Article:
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This installment of Gears of War launches with the fewest multiplayer maps (four) in the history of the franchise and to make matter worse it also has the fewest multiplayer modes (four) in a Gears game since the launch of the original back in 2006.

The breakdown of modes included in Judgment at launch are as follows:

  • OverRun: A mix of Horde Mode and Beast Mode with the same class class based twist found in the co-op Survival Mode. Being that this is the only multiplayer mode option that actually features Horde versus COG, it’s no surprise that this is what I enjoyed the most, even though the class limitations were a bit quirky and not something I necessarily was a big fan of. Respawns galore.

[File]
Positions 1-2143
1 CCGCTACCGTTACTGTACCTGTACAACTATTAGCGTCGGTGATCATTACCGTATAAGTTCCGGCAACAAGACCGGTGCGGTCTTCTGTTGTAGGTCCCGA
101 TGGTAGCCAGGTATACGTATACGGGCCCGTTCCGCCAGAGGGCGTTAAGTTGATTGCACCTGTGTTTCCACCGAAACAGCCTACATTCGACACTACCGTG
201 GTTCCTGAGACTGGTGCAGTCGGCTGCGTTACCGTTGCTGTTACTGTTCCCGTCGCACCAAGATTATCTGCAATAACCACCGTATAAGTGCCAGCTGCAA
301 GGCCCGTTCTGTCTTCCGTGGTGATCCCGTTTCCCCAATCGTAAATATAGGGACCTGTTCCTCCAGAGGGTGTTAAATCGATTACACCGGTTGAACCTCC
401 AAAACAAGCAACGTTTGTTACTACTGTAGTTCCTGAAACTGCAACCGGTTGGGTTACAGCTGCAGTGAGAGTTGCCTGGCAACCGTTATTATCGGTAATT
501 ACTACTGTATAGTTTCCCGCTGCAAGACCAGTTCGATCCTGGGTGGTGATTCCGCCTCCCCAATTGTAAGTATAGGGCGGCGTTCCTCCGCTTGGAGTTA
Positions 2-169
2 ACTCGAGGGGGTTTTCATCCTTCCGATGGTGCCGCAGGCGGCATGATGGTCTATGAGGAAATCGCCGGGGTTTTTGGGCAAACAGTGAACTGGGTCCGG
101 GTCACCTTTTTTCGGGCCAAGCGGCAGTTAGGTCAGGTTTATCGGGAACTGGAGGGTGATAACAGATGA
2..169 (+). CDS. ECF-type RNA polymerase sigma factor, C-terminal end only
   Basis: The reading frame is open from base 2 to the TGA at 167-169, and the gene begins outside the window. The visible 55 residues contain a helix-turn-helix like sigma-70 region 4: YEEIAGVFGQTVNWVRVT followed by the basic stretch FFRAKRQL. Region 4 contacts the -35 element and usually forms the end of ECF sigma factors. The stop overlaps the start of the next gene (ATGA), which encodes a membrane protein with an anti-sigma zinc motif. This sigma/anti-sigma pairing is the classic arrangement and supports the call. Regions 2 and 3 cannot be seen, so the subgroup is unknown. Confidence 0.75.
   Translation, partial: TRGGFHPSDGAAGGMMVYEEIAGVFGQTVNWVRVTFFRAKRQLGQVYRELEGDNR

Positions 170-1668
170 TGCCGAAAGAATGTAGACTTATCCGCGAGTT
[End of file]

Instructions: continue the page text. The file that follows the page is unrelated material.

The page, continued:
• Domination: This mode is very similar to Annex in that players are asked to secure a trio of locations spread across the map. The first team to 250 points wins. Respawns galore.
  • Free for All: Pretty much self explanatory, this mode features ten players fighting to survive in an every man for himself environment. This is the only mode that I would have supported the exclusion of the down but not out element, but even then, I could see this mode working with it in place as well. Respawns galore.
  • Team Deathmatch: A respawn lovers wet dream. Five on five action with almost no penalty for rushing in and getting yourself killed. The lack of this mode in the original Gears of War release is one of the reasons why I gravitated towards it in the first place, and the series’ willingness to keep their non-respawn modes around even after they started adding modes like this down the line was the reason I continued to support and enjoy it.